New York Times bestselling novelist Patricia Nell Warren whose 1974 iconic novel The Front Runner, which became the first work of contemporary gay fiction to make the New York Times Best Seller list passed away on February 9th. She was 82.
Patricia Nell Warren was born in Helena, Montana on June 15, 1936 and grew up in southwest Montana on the Grant-Kohrs Ranch.
In 1959 Warren went to work for Reader’s Digest and worked there for 21 years; she became an editor for both the magazine and the Condensed Book Club .
In 1974 Warren wrote and published, The Front Runner.[ Told from the point of view of a gay track coach, the story chronicled his struggle to get a talented openly gay runner on the U.S. Olympic team, and to quash his own growing love for his protegé. The book doesn’t treat the characters merely as “gay”, it treats them as human, which allowed readers of all genders and orientations to engage in and relate to them.
The then controversial book was the first contemporary gay fiction to make The New York Times Best Seller list. The book sold 10 million copies and was translated in to 10 different languages.Two decades later, Warren added two sequels, Harlan’s Race (1994) and Billy’s Boy (1996).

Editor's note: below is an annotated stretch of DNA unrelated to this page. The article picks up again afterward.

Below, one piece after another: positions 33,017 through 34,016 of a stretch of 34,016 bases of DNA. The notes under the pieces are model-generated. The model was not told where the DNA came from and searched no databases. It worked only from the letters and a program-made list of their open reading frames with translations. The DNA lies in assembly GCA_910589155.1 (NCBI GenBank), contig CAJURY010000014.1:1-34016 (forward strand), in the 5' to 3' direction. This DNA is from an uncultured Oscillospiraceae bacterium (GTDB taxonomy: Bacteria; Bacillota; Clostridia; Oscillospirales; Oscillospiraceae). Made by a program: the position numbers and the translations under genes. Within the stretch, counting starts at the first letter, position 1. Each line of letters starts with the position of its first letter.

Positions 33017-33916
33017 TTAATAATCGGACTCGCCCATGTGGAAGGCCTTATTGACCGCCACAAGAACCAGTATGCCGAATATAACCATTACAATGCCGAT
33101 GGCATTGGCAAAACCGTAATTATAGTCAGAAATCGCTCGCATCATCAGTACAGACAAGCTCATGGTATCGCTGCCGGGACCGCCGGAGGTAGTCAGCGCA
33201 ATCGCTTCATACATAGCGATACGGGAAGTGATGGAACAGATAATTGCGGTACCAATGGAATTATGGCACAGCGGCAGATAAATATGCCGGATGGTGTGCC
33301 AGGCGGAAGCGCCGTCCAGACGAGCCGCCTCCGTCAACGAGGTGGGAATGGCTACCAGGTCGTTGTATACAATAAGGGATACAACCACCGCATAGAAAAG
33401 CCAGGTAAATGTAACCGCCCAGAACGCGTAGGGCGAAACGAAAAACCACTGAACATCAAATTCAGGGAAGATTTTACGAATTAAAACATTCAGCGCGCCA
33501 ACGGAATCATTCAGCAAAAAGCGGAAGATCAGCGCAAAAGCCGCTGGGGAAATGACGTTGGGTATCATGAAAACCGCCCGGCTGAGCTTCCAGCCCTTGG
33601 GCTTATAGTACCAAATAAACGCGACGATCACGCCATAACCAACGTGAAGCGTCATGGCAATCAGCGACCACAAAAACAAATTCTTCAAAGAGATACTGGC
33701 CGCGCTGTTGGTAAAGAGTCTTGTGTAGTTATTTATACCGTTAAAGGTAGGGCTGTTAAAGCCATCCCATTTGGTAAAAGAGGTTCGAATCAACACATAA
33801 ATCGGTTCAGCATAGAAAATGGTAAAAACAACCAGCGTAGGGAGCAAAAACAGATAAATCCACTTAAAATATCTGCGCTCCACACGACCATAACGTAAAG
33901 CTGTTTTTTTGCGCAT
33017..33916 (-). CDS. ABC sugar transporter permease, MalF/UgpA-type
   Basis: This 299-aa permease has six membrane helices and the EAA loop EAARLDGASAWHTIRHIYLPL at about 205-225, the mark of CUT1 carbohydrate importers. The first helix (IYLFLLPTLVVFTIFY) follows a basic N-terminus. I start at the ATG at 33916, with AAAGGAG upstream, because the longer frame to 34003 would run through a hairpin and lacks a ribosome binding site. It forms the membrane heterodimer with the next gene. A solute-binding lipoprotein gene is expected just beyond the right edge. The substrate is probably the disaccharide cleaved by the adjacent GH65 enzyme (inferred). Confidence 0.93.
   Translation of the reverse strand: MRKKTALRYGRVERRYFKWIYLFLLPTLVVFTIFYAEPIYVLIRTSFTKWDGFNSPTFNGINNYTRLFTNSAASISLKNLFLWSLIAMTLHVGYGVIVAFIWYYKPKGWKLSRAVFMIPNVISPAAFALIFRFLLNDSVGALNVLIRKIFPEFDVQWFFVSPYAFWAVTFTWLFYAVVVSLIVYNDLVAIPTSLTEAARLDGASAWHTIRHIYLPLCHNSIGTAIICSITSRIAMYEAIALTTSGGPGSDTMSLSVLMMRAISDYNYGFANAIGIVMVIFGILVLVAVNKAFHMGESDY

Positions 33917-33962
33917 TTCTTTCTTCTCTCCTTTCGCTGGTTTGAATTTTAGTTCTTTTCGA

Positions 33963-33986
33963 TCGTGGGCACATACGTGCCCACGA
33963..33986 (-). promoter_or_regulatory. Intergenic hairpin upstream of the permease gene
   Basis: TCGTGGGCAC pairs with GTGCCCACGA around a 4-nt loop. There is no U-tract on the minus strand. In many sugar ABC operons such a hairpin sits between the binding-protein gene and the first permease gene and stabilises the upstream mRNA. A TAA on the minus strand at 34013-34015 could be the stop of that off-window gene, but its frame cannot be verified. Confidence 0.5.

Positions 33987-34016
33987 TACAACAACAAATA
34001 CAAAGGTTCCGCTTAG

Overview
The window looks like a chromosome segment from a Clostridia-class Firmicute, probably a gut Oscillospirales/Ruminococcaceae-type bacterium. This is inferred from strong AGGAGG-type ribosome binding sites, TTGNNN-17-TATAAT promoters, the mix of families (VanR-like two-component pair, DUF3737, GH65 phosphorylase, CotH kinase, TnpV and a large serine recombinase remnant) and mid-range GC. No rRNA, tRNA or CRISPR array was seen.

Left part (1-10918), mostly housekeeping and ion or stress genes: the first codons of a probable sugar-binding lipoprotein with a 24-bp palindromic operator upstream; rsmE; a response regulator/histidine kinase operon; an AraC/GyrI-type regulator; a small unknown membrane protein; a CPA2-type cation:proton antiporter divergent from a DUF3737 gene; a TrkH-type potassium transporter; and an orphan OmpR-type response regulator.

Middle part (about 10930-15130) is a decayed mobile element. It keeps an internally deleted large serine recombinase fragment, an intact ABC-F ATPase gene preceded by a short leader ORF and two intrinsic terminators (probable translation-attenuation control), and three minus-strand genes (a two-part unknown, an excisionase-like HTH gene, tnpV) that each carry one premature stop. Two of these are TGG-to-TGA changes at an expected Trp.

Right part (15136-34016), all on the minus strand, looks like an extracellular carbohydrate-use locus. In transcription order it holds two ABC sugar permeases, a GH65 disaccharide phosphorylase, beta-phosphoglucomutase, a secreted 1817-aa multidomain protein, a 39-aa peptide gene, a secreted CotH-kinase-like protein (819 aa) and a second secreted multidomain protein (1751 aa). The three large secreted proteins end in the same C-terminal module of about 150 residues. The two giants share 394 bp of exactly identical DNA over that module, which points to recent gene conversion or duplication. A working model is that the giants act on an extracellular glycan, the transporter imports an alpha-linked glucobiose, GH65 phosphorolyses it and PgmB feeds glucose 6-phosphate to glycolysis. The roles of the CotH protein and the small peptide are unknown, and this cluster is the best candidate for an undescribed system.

Warren also came out as a lesbian in 1974.
Soon after its publication, The Front Runner became a subject of interest for adaptation as a motion picture. The subsequent decades saw a series of producers and directors involved in adapting the film; most notably Paul Newman, as well as Frank Perry, Arthur Allan Seidelman, and Jeremy Larner. Because of the books content and Hollywood’s skittishness none of these efforts resulted in a motion picture.
In 1976, Warren published her third novel, The Fancy Dancer. The story was set in her native Montana, tracking the struggle with sexual orientation issues of a young Catholic parish priest in a small cow-country town.[c
In 1978 came Warren’s fourth novel, The Beauty Queen. Also published by Morrow, this book was set in the New York City world where she’d spent many years. The story focused on a socially prominent Manhattan businessman, a closeted gay father trying to get up the courage to come out to his daughter, who had become a fiercely anti-gay born-again Christian politician
Patricia Nell Warren wasn’t just an amazing contemporary gay author. She was an inspiration to an generation of gay men and lesbians who at the time were venturing out of the closet, and her books were both inspirational and a comfort to us all.